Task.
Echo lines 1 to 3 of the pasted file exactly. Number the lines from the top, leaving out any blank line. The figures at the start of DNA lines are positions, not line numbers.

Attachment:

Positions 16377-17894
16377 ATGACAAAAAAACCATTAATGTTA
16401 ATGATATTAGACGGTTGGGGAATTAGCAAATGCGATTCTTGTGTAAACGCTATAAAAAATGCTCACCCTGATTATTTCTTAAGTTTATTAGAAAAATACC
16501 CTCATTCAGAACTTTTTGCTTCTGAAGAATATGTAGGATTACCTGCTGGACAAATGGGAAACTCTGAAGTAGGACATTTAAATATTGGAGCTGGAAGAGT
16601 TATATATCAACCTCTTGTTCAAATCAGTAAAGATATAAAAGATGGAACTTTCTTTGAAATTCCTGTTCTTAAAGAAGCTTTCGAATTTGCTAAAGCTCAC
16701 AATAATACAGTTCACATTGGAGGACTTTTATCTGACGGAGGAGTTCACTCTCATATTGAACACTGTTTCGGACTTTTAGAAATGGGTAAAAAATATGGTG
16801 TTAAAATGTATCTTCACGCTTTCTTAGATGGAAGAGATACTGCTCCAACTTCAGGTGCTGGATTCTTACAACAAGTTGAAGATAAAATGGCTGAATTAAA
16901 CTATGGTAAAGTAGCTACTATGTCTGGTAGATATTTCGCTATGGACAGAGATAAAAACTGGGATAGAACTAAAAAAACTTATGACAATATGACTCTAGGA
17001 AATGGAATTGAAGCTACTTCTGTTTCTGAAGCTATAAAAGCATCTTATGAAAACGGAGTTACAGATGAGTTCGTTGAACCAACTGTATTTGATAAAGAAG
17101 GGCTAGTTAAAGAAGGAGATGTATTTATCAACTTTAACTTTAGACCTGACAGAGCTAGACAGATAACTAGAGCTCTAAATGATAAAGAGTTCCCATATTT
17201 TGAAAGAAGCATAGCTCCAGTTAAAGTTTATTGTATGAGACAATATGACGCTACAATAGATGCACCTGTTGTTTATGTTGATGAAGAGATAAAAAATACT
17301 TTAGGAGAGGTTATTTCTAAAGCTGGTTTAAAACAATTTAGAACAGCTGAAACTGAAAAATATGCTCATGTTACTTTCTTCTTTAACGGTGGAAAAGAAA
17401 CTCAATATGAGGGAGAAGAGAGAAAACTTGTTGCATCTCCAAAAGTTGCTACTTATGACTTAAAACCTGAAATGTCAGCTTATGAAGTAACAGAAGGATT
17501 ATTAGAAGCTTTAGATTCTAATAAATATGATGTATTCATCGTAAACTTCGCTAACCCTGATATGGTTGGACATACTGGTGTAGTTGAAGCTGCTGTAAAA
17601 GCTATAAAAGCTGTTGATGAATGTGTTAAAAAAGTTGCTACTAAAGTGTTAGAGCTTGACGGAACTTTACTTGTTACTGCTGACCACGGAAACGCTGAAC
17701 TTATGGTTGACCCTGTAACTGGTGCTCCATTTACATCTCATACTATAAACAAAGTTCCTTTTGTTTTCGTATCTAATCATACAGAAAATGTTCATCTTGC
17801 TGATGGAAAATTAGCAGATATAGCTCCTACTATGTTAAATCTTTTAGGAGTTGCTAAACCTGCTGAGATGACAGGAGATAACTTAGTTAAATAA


Positions 16377-17894
16377 ATGACAAAAAAACCATTAATGTTA
16401 ATGATATTAGACGGTTGGGGAATTAGCAAATGCGATTCTTGTGTAAACGCTATAAAAAATGCTCACCCTGATTATTTCTTAAGTTTATTAGAAAAATACC